Story/Art: Shinobu Ohtaka
Translation & English Adaptation: John Werry
Touch-up Art & Lettering: Stephen Dutro
Editor: Mike Montesa
What They Say:
Having seized the Sacred Palace, Sinbad rewrites the world’s Rukh and thus the world’s fate. Alibaba, Aladdin, and Morgiana decide that they must take matters into their own hands. With Hakuryu and Judar’s help, they head for the Sacred Palace, where Sinbad awaits…
Inside the Sacred Palace, Aladdin, Alibaba and Morgiana must face the Seven Dungeons of Sinbad—strange and deadly, magical labyrinths where time flows backward and forward all at once! A confrontation with Sinbad was expected, but can they handle different versions of Sinbad at different times in his life?
Content: (please note that content portions of a review may contain spoilers)
Since the beginning of this time skip, this has gone from a romping adventure manga about conquering dungeons and fighting monsters and slavery is bad, but then it became a manga about economics and politics and power struggles. Now, it seems, Magi is something different, but branching, from either of those.
Magi is now a manga about philosophy, specifically about the freewill inherent within man (that is the classical, sexist use of the word man when folks like probably Plato and Descartes would use man to mean people of intelligence, completely ignoring women exist, anyway I should have just used humanity and avoided this whole parenthetical). But also about whether something like fate exists, whether gods should implore their own thoughts and feelings and will upon those lesser than him (this time I mean a literal him—Sinbad, and to a lesser extend Solomon).
What I love about Magi, and what has elevated it above a lot of other shonen action series, is when it continually evolves like this. It makes its stories more complex as it goes along, understanding that the readers that picked it up from chapter one have matured as well. It also understands the inherent power creep that’s problematic in most shonen manga, and it deals with it pretty deftly. At this point, Aladdin and Alibaba are fighting against a literal god, but it never feels like it’s a given they’re going to win or lose. They’re just in the normal fight that they’ve been in since the beginning, just with way more power now. It helps that Aladdin seems very close to a god himself, but still.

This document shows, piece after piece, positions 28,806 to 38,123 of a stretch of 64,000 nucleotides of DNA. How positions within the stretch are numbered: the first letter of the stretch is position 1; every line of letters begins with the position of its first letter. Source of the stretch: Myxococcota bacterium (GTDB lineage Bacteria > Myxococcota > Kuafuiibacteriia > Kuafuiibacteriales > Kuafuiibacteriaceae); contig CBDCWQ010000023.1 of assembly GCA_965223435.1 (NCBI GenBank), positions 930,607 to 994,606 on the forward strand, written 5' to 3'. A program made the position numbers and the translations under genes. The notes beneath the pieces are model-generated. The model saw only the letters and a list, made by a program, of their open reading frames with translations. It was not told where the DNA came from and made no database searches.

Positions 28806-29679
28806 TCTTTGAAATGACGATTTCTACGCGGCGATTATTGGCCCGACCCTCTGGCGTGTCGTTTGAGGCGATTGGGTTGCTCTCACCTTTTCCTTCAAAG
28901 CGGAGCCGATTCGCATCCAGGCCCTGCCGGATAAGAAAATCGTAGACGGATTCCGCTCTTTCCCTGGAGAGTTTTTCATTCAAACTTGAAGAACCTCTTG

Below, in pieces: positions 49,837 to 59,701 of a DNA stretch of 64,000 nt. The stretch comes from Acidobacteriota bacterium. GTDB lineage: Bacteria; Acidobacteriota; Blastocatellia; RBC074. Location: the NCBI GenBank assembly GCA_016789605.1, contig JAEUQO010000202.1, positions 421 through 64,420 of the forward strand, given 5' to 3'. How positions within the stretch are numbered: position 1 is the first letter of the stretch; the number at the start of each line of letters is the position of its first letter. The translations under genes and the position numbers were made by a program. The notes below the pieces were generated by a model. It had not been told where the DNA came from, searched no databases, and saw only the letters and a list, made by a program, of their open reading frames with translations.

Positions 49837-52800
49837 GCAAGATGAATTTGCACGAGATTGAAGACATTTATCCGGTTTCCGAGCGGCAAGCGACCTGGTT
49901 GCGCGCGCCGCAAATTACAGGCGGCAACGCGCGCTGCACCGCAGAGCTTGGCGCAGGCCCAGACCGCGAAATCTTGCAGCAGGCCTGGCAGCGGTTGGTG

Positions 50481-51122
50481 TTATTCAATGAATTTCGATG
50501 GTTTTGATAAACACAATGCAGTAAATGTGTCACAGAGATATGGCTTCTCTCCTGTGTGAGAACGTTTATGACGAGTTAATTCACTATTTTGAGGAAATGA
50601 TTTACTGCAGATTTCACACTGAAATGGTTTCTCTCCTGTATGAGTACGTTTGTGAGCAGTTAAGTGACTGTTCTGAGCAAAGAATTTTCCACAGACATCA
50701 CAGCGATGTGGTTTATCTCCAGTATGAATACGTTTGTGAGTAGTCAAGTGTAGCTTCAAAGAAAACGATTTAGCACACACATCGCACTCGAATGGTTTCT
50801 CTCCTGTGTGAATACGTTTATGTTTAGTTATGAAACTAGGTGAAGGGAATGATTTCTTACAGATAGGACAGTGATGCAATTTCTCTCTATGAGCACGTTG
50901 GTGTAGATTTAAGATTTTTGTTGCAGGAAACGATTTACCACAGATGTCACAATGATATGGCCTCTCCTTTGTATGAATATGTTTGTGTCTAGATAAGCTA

Ohtaka even frames these latest fights around philosophy, having each layer of this fight against Sinbad be one fight against Sinbad at the time he captured the djinn and each asking some sort of question. Each of these is named some sort of trial as well. Bael—the trial of wrath and heroism—should you yield to an unjust fate, or use force to destroy it? Valefor—the trial of falsehood and faith—in an unjust world, what should you doubt and what should you believe? Zepar—the trial of spirit and control—in an unfair world, should people make their own choices, or should others lead them? Furfur—the trial of insanity and gloom—where I guess they just fight and then whoever wins gets their choice of thing to happen. It’s like the great philosopher Doflamingo says, “Whoever wins this war will become justice!”
But the interesting thing about these binary questions is that its never truly one or the other. Life is much more complicated than that, and Magi recognizes that. In Bael’s trial, Judar decisively declares that he will destroy an unjust fate, but the answer is far more complicated than yield or destroy. He doesn’t yield because he is so certain in his own personhood, while the Sinbad that encountered Bael at 14 was not so certain of that. He yielded, somewhat, by default as a means of survival, as a boy who had just lost his entire life.
And so on for the rest of them. It may have been a choice, but it’s much more complicated.
I’ll get into what they’re really trying to do in the next and final double review of Magi, because I’d like to see it play out before giving a bunch of takes about it. But this is the kind of thing that I love about Magi. At its face, it was a really fun adventure manga loosely based on the 1001 Arabian Nights. But it’s become so much more than what it set out to be at its beginning (I haven’t read the 1001 Arabian Nights, so maybe its similar?). The economics stuff before was immensely fascinating to me and now, as a philosophy minor (which means I know enough to be obnoxious and intellectually curious about it, but not enough to have true substance in the matter), this arc is hitting all the buttons I just want out of any manga. It’s the same kind of thing that made me love Ghost in the Shell or Psycho-Pass, or more recently Id:Invaded. It may be my favorite shonen manga.
Content Grade: A+
Art Grade: B+
Packaging Grade: B
Text/Translation Grade: A-
Age Rating: 13+
Released By: Viz Media
Release Date: February 12, 2019 and April 9, 2019
MSRP: $9.99 each